Parliamentary law is a system of maintaining order in organizations. It provides an approved and uniform method of conducting meetings in a fair, orderly, and expeditious manner.
Respect for law is a basic characteristic of democratic government. This respect is clearly shown by a willingness to practice an orderly method of procedure in organizations so as to follow the will of the majority, to protect the rights of the minority, and to protect the interests of those absent.
The use of parliamentary procedure in itself, however, does not insure that these ideals will be met. Everyone involved with an organization must also work to create an atmosphere of trust, mutual respect, and shared purpose.
Robert’s Rules of Order was written by General Henry M. Robert, a U.S. Army engineer, and published in 1876. His work is still regarded as the basic authority on the subject of parliamentary law. The most recent edition of the work, Robert’s Rules of Order Newly Revised (l970), is the accepted authority for almost all organizations today. This pamphlet, Fundamentals of Parliamentary Procedure, is based on that book.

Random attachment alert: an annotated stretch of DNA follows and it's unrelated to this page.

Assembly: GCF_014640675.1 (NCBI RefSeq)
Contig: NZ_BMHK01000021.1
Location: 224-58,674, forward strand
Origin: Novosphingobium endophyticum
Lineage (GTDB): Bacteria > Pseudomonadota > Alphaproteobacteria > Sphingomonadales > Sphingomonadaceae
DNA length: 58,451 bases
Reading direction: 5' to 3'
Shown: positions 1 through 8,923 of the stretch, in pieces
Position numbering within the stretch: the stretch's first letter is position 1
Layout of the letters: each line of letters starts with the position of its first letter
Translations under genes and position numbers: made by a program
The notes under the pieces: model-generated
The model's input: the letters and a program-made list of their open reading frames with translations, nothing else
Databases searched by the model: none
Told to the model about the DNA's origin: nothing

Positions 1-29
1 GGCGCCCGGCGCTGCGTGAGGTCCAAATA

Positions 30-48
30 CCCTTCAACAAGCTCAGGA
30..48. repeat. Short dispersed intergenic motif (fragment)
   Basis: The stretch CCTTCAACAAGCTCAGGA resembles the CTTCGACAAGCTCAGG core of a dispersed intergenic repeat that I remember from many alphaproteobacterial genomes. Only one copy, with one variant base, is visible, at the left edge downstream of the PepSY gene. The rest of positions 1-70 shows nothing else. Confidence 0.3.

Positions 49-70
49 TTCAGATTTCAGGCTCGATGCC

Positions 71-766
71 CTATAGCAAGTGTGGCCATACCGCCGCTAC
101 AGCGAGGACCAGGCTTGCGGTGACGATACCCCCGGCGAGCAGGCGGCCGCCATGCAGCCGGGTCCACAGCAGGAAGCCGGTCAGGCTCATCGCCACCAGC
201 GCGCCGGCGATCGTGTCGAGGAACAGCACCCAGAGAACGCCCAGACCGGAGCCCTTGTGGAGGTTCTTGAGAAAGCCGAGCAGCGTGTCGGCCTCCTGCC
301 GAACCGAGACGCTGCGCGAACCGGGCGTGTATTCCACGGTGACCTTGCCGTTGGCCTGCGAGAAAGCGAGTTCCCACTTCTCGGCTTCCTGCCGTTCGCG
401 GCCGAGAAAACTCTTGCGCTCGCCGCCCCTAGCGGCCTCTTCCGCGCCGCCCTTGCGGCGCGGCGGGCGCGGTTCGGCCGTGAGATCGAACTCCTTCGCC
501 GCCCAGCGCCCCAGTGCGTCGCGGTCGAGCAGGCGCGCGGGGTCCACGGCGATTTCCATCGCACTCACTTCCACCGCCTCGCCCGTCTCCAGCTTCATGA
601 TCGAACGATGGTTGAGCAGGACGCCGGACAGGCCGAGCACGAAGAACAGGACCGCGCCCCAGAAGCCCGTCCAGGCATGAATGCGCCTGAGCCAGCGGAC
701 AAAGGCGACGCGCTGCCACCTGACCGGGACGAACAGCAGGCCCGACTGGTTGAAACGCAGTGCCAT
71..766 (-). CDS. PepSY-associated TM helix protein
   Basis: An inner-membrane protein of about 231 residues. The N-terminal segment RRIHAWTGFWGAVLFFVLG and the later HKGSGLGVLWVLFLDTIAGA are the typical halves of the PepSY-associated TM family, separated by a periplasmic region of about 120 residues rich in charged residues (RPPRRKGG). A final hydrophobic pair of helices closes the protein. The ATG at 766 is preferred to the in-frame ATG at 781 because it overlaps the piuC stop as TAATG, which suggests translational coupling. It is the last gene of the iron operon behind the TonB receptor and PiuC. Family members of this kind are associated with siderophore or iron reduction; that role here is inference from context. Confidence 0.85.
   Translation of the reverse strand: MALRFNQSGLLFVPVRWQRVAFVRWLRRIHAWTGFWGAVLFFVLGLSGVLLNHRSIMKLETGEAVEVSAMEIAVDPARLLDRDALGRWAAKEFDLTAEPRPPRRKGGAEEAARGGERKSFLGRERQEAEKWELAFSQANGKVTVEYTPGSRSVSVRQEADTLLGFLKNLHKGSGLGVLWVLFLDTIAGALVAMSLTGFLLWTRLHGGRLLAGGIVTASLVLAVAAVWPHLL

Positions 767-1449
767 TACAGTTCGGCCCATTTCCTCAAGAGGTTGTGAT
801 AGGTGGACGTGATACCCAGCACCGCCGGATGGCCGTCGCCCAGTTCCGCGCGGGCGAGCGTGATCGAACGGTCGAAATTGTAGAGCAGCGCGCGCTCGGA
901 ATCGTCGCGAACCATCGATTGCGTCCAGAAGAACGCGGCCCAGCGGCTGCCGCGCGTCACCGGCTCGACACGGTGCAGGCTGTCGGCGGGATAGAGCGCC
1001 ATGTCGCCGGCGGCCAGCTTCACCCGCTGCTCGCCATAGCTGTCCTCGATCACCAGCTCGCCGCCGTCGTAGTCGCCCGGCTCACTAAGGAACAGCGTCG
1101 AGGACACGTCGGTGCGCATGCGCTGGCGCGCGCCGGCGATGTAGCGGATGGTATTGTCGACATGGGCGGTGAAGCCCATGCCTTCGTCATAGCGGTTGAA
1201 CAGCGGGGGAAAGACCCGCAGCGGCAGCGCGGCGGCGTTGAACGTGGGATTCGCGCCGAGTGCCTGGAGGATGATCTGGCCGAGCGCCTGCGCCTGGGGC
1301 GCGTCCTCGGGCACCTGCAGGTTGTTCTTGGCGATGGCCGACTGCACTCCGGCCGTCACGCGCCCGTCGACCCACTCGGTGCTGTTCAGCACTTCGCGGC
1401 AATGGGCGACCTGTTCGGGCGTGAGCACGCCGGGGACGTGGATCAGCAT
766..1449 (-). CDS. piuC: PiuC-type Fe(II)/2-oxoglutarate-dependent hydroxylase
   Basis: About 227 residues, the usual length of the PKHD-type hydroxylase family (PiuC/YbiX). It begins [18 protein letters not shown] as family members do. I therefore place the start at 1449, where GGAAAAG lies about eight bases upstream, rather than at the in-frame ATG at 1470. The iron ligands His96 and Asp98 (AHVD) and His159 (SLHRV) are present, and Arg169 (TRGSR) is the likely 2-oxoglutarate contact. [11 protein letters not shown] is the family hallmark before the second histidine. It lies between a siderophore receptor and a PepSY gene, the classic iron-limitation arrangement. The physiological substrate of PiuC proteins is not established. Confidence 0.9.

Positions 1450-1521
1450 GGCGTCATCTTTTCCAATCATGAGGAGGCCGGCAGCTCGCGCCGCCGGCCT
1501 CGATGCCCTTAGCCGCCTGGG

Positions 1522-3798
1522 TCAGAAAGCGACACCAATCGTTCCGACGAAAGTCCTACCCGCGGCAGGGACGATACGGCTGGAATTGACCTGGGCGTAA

CEACR: Individual Observation concerning Discrimination (Employment and Occupation) Convention, 1958 (No. 111) Islamic Republic of Iran (ratification: 1964) Published: 2008 Description:(CEACR Individual Observation) Convention:C111 Country:(Iran) Document No. (ilolex): 062008IRN111
Allegations: The complainant organization alleges government interference in the elections of the Iran Confederation of Employers’ Associations (ICEA), the subsequent dissolution of the ICEA by administrative authority and the official backing of a new and parallel employers’ confederation
Report No. 350 (Vol. XCI, 2008, Series B, No. 2) Interim Report